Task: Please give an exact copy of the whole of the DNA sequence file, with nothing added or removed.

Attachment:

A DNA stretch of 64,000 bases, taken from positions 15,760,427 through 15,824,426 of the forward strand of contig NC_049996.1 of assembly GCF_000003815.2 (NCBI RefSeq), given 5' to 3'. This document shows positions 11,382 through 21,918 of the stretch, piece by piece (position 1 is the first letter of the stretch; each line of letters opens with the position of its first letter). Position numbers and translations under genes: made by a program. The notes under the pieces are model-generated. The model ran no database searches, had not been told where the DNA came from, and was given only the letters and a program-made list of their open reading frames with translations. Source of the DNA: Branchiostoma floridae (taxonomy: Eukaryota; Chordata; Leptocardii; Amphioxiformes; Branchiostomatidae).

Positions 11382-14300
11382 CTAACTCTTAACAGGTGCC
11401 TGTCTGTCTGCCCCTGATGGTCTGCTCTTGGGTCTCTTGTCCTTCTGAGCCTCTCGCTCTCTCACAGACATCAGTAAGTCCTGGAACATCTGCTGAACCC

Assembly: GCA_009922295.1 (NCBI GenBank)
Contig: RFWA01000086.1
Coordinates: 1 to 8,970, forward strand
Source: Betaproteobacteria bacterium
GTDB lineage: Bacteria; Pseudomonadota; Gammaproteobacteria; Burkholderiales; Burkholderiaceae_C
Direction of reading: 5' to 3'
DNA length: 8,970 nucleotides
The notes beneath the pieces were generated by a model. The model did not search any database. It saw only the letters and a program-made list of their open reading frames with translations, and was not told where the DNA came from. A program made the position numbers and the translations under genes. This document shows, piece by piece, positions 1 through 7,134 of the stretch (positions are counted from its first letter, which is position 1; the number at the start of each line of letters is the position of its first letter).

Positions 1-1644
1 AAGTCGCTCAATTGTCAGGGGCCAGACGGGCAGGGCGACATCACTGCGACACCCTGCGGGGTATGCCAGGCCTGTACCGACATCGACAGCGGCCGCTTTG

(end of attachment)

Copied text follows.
A DNA stretch of 64,000 bases, taken from positions 15,760,427 through 15,824,426 of the forward strand of contig NC_049996.1 of assembly GCF_000003815.2 (NCBI RefSeq), given 5' to 3'. This document shows positions 11,382 through 21,918 of the stretch, piece by piece (position 1 is the first letter of the stretch; each line of letters opens with the position of its first letter). Position numbers and translations under genes: made by a program. The notes under the pieces are model-generated. The model ran no database searches, had not been told where the DNA came from, and was given only the letters and a program-made list of their open reading frames with translations. Source of the DNA: Branchiostoma floridae (taxonomy: Eukaryota; Chordata; Leptocardii; Amphioxiformes; Branchiostomatidae).

Positions 11382-14300
11382 CTAACTCTTAACAGGTGCC
11401 TGTCTGTCTGCCCCTGATGGTCTGCTCTTGGGTCTCTTGTCCTTCTGAGCCTCTCGCTCTCTCACAGACATCAGTAAGTCCTGGAACATCTGCTGAACCC

Assembly: GCA_009922295.1 (NCBI GenBank)
Contig: RFWA01000086.1
Coordinates: 1 to 8,970, forward strand
Source: Betaproteobacteria bacterium
GTDB lineage: Bacteria; Pseudomonadota; Gammaproteobacteria; Burkholderiales; Burkholderiaceae_C
Direction of reading: 5' to 3'
DNA length: 8,970 nucleotides
The notes beneath the pieces were generated by a model. The model did not search any database. It saw only the letters and a program-made list of their open reading frames with translations, and was not told where the DNA came from. A program made the position numbers and the translations under genes. This document shows, piece by piece, positions 1 through 7,134 of the stretch (positions are counted from its first letter, which is position 1; the number at the start of each line of letters is the position of its first letter).

Positions 1-1644
1 AAGTCGCTCAATTGTCAGGGGCCAGACGGGCAGGGCGACATCACTGCGACACCCTGCGGGGTATGCCAGGCCTGTACCGACATCGACAGCGGCCGCTTTG